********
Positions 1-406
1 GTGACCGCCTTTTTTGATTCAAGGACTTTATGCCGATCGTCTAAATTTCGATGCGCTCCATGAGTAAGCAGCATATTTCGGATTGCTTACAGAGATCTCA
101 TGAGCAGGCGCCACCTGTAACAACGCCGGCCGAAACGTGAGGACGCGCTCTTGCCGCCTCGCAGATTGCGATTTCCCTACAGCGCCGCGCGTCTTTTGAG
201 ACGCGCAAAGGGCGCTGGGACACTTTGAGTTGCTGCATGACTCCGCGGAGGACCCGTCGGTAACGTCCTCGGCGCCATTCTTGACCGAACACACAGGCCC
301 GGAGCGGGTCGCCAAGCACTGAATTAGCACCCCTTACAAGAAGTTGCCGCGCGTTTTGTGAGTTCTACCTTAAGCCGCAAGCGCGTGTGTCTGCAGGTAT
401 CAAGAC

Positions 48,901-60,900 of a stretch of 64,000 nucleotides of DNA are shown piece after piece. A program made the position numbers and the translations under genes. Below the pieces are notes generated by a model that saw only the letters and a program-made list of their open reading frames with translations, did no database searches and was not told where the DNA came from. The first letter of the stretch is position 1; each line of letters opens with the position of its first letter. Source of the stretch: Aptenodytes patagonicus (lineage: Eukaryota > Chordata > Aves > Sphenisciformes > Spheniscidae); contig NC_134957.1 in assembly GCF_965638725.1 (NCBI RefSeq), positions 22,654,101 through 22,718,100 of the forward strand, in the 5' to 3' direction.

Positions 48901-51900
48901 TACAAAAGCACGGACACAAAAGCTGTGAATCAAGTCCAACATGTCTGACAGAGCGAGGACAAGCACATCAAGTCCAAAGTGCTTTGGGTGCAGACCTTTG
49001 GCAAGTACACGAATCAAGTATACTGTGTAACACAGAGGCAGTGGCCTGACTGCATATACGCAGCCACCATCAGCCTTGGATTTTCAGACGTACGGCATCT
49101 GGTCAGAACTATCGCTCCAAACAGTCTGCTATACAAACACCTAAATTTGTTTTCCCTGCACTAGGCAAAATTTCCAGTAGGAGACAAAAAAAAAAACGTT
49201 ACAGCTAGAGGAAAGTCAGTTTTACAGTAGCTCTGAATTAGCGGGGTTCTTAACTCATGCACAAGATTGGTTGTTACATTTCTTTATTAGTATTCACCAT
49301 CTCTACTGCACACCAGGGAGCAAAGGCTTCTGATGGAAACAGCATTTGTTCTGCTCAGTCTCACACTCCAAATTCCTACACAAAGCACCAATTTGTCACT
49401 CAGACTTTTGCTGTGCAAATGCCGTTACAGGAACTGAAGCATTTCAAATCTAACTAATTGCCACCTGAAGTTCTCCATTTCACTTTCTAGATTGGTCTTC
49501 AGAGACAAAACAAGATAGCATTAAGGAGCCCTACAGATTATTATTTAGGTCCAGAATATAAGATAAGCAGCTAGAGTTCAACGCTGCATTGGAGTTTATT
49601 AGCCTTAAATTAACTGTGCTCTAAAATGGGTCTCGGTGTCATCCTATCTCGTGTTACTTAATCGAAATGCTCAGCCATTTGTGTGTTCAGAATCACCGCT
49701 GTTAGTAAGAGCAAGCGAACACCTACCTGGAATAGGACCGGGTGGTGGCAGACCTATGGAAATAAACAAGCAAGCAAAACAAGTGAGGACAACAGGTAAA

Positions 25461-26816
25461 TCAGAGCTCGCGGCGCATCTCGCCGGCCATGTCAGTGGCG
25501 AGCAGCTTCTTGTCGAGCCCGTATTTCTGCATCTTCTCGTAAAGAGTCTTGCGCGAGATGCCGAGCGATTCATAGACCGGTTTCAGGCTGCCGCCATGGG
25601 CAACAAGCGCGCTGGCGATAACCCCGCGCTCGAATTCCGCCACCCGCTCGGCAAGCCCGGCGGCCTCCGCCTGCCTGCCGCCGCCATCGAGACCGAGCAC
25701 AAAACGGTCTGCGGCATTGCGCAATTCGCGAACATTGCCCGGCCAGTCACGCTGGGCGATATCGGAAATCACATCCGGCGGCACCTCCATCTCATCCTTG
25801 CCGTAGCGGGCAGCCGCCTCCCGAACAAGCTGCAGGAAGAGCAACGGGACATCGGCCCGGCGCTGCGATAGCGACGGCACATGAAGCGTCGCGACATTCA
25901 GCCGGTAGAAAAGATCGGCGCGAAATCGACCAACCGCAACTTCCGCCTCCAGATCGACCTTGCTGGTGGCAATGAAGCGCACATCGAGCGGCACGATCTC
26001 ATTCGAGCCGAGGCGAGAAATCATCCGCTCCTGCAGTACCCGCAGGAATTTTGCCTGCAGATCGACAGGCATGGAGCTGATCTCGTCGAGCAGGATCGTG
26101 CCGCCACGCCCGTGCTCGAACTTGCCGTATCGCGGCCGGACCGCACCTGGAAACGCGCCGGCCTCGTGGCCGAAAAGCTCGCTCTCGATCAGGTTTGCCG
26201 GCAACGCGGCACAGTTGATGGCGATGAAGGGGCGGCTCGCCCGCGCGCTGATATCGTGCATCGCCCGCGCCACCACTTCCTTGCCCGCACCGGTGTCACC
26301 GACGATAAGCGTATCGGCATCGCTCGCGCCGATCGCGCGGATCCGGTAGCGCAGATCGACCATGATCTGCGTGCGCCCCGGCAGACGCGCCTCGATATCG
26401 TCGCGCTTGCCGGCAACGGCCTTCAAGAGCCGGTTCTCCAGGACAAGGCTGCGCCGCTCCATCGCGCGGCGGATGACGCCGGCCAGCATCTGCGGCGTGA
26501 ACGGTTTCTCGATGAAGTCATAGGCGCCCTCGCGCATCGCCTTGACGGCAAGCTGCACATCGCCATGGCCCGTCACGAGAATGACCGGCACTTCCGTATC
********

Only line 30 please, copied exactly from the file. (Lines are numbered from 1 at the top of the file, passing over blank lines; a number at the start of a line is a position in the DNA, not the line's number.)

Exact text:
26501 ACGGTTTCTCGATGAAGTCATAGGCGCCCTCGCGCATCGCCTTGACGGCAAGCTGCACATCGCCATGGCCCGTCACGAGAATGACCGGCACTTCCGTATC